Flavoring Chemicals In E-Cigarettes May Harm Airway Passages, Study Suggests.
Reuters (2/22, Mishra) reported a small test tube experiment examining the effect of e-cigarette flavoring chemicals on bronchial epithelial cells found the “chemicals induced hundreds of genetic changes in the cells” and “impaired the ability of the cells to function properly.” The chemicals studied were diacetyl and 2,3-pentanedione. Study co-author Joseph Allen, from the Harvard T.H. Chan School of Public Health, explained that while “these flavoring chemicals are what we call Generally Regarded As Safe (GRAS)” for the ingestion pathway, “they have not been tested for inhalation safety.” Moreover, he said, “These flavoring chemicals…can cause severe lung disease” when inhaled. Allen added that “some of the newer e-cigarette companies like Juul are starting to advertise that their products do not contain (these chemicals).” The study was published in Scientific Reports.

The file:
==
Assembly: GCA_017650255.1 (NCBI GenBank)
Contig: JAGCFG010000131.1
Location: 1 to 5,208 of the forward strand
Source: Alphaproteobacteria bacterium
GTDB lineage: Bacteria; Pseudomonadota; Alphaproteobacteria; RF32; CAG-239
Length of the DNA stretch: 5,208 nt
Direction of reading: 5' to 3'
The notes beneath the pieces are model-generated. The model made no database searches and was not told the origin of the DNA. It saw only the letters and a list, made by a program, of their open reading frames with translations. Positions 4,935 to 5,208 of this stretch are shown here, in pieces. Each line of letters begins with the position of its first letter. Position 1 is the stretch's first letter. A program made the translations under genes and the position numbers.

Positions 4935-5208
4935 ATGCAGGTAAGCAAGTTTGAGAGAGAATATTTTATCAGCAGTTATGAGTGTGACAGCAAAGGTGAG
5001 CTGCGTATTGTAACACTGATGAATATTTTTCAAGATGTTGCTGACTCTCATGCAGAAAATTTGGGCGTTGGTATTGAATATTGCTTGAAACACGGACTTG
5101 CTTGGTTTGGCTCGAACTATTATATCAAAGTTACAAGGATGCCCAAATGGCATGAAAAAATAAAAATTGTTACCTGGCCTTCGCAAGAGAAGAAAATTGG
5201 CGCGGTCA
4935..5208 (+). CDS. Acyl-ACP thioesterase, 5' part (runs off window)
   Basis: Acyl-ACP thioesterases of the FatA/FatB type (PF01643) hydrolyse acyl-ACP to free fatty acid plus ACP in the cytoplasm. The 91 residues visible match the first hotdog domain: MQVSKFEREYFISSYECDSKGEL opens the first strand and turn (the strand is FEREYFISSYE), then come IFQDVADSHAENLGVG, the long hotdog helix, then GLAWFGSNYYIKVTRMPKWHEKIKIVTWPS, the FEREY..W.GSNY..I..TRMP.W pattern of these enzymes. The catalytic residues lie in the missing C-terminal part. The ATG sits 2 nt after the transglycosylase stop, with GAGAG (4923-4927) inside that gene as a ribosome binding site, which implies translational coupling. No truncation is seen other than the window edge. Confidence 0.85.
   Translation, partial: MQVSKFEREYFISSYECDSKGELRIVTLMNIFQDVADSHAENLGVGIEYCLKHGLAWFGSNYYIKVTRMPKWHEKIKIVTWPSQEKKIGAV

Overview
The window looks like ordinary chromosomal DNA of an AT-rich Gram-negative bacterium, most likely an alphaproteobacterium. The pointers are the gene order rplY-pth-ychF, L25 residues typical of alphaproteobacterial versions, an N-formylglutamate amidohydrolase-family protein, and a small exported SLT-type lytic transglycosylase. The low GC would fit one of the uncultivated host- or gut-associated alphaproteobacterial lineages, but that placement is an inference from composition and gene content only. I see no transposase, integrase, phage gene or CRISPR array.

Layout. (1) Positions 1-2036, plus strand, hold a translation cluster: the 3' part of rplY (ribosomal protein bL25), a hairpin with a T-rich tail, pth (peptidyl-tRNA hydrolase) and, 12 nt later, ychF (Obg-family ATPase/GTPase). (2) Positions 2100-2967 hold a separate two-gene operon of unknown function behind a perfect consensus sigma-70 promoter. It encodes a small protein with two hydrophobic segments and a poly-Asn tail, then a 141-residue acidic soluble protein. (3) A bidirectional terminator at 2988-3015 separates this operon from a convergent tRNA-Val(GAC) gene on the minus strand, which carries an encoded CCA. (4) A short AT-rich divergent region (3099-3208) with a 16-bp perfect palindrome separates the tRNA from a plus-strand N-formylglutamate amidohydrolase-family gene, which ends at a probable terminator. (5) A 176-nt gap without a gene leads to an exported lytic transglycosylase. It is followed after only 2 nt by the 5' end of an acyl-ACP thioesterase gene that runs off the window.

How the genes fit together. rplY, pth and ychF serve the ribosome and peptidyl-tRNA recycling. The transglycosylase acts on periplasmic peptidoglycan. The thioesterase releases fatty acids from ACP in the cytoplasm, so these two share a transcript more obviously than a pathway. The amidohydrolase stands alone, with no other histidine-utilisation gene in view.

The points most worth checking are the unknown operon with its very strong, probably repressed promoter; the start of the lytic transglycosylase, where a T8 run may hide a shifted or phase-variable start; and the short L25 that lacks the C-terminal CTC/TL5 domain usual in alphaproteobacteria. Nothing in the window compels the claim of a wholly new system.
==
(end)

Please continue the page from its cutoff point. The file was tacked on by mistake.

For information on the ADA’s advocacy efforts on tobacco, visit ADA.org/tobacco.
The ADA has resources to assist dentists in talking with their patients about tobacco cessation, including an online continuing education course, Tobacco Policy, Pharmacotherapy, and Dentistry; an ADA Science Institute-developed Oral Health Topics webpage on smoking and tobacco cessation; and the brochures “Tobacco and Oral Health” and “Get the Facts About Mouth and Throat Cancer.”